“My only understanding of Finland was through Aki Kaurismäki”

Ying-Chan, 39


I came here the first time in 2004 in the spring from Taiwan. It was +25 there and –15 here. It was a huge difference, but it was beautiful. My parents hoped I wouldn’t study abroad, but I insisted on going abroad to do my PhD. I got a research fellowship and came here to become a junior researcher. I studied at the chemistry department of the University of Helsinki. The first time I was here for 5 and a half years. I left to Norway in September 2009, the last day of September.

When I came I was excited in the sense that I was very curious about Finland, I knew nothing about it. My only understanding of Finland was through Aki Kaurismäki. I mean, I like films. Everyone was going on about Nokia and education and I was just like, “What?” For me Finland was Aki Kaurismäki. I went to film festivals and they always showed marginal directors, so that is how I came across him. The movies are very slow, but then you look at the humour. I like it. Of course, I was worried and my friend was making fun of me, like, “How can you survive there?”

We moved back to Finland again in 2015. It was different. It’s a different mindset to come as a student or as an immigrant. At the moment I don’t feel like an immigrant, maybe more like an expat. Or both in a way. I think the biggest problem for me is to not know Finnish. It wouldn’t have been a problem 10 years ago as a student, but now it’s a problem.

“Everyone was going on about Nokia and education and I was just like, “What?” For me Finland was Aki Kaurismäki”

I’ve tried to learn Finnish, and after trying three times I finally finished the Suomi 1 book. I don’t like speaking Finnish, but I like the grammar. It’s very structured. I know I can master it. But I don’t have the patience to speak or listen. I’m more impatient than most Finns. It’s not a problem, but people think sometimes that I’m too energetic. I have changed a bit since coming back here, I can handle the Finnish silence now. It was challenging in the beginning, like being silent at the dining table. I mean, you’ve got to have conversation. Like at work, they don’t talk at lunch, they eat. I was the one who kept on talking and could not finish my food.

I’m not doing my academic career anymore. I work for a small-medium sized company. It’s a very small Finnish technology company, working on data solutions. I started working as a consultant and research coordinator for them and then became CMO. They used to have product development with an EU project. So I was research coordinating it. Later on – because it’s a very small company – everybody had to take on other tasks too. The company is in Turku, but I can work remote. I’m the only woman currently. To them it does not matter, which is great. And also the fact that I don’t speak Finnish doesn’t matter. It only matters when we have Finnish customers who refuse to speak English and I have to tell them that my colleague will call them back. That feels bad. But they have been very supportive and kind. I like the working part in Finland, you know what you get. And an honest opinion. I like it and I can take it, I don’t have time for bullshit. I realise I’ve been very lucky with my work.

“I think the biggest problem for me is to not know Finnish. It wouldn’t have been a problem 10 years ago as a student, but now it’s a problem”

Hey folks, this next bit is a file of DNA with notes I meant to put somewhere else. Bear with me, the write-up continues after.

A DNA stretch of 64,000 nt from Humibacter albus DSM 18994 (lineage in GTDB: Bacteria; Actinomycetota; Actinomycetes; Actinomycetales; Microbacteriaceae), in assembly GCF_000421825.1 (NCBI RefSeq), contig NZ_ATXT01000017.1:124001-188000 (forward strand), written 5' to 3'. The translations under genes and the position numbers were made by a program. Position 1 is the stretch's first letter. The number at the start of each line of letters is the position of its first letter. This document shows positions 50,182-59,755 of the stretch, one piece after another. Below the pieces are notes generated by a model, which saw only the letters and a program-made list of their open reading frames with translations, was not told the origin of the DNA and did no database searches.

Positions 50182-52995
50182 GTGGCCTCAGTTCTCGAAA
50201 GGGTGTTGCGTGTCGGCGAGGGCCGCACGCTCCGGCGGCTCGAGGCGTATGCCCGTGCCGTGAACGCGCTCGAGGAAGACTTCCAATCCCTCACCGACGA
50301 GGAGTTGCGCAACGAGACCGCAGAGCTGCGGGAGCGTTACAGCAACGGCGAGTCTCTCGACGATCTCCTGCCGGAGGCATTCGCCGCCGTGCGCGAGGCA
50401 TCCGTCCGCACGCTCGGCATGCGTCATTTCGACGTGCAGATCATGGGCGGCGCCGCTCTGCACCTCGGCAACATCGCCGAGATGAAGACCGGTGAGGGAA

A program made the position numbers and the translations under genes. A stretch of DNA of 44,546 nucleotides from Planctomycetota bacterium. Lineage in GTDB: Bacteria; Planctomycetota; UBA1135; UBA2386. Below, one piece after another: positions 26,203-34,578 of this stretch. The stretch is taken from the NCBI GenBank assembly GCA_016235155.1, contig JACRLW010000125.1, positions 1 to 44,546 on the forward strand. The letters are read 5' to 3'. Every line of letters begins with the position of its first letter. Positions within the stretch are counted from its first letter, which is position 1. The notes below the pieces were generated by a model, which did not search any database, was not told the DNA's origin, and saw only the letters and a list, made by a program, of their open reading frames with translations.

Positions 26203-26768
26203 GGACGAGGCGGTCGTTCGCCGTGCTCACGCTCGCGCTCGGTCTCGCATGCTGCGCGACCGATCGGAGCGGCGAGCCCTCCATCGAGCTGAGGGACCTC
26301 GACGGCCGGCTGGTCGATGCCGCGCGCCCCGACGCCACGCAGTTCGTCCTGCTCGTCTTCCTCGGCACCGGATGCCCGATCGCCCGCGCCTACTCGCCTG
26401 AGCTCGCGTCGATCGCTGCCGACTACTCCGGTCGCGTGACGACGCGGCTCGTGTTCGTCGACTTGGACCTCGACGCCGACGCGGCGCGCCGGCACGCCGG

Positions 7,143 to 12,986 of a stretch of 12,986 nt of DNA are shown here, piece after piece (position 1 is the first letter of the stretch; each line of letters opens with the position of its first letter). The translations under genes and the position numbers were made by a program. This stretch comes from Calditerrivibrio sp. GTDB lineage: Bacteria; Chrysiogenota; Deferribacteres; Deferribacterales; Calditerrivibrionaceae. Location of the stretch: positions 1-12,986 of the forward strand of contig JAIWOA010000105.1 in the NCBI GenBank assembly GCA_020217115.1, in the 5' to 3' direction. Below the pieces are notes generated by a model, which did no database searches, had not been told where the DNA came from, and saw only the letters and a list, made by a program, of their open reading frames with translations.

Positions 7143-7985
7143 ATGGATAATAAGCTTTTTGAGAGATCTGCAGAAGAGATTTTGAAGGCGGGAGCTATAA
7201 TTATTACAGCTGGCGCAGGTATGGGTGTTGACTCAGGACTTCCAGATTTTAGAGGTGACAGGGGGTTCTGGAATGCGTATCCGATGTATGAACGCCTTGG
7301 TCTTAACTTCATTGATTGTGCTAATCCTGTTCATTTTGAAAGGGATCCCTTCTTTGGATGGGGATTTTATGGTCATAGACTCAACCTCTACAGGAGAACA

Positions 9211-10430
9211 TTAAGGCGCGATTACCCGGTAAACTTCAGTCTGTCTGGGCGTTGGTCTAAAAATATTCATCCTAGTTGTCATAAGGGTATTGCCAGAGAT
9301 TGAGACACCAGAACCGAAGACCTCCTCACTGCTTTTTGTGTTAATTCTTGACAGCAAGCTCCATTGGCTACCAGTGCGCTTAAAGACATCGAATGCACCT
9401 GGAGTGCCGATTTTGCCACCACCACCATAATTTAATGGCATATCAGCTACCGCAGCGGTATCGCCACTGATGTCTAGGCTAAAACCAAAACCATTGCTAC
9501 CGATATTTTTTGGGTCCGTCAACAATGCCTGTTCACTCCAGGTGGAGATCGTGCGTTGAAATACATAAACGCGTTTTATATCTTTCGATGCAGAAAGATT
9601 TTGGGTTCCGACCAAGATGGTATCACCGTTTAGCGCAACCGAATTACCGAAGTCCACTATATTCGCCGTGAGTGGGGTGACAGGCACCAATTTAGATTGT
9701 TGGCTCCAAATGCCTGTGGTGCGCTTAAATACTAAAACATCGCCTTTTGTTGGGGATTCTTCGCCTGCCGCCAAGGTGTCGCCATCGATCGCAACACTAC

I try and teach Taiwanese culture and values to my children. It’s hard. But we try also to embrace the culture of every place we live in. I think it’s important that they feel comfortable being Taiwanese. They need to feel supported and be prepared for school life. I think I’m the only foreign parent in my daughter’s kindergarten at the moment. This is a very Finnish neighbourhood, an area with the least foreigners in the whole of Helsinki. I was very worried.

My daughter does say things like she is not Finnish and she tells her friends that mummy does not speak Finnish. I speak English or Taiwanese to her. Her friends say “hello” and “bye” to me in English. She interprets for me what her friends say, she’s used to that. You know, like, it’s time to eat or wash hands, or do they want to drink milk or juice. She has also learned how to use the languages against us. When she was younger she used to ask her dad in the morning if she could watch TV, and her dad would tell her to ask me. But to me she would say, “Dad said yes in Finnish,” so I wouldn’t know. She did the same to him when she spoke to me in Taiwanese.

I have three younger sisters and my dad. My mum passed away three years ago quite suddenly. You feel like you should go home, but I’m lucky to have my sisters to take care of my dad. We kind of have an agreement that we will be half a year in Taiwan and the other half here. I mean, winter in Taiwan is +20 and summer in Finland is great. It’s never too hot. We always planned that for when we retired, so we could be with family. But I think the best thing we can do, as my dad says, is to take care of ourselves. Of course my dad’s point is that he can also come here for, you know, three months. I mean, that’s why we have the house and a guest room. My dad has visited Finland, but my mum never did. That’s a tough part of being abroad.


More like this: 

Andrea, Italy: “Finland never pushed me to believe in something foreign to my heart”

Pradeep, India: “There is probably nothing similar between India and Finland”

Alexandra, Portugal: “When I go to Portugal I sometimes feel like a stranger”

Interview by Peter Seenan recorded in Helsinki, Finland in 2017. If you wish to support our work in sharing the reflections of immigrants please like our Facebook page and share Ying-Chan’s story. 

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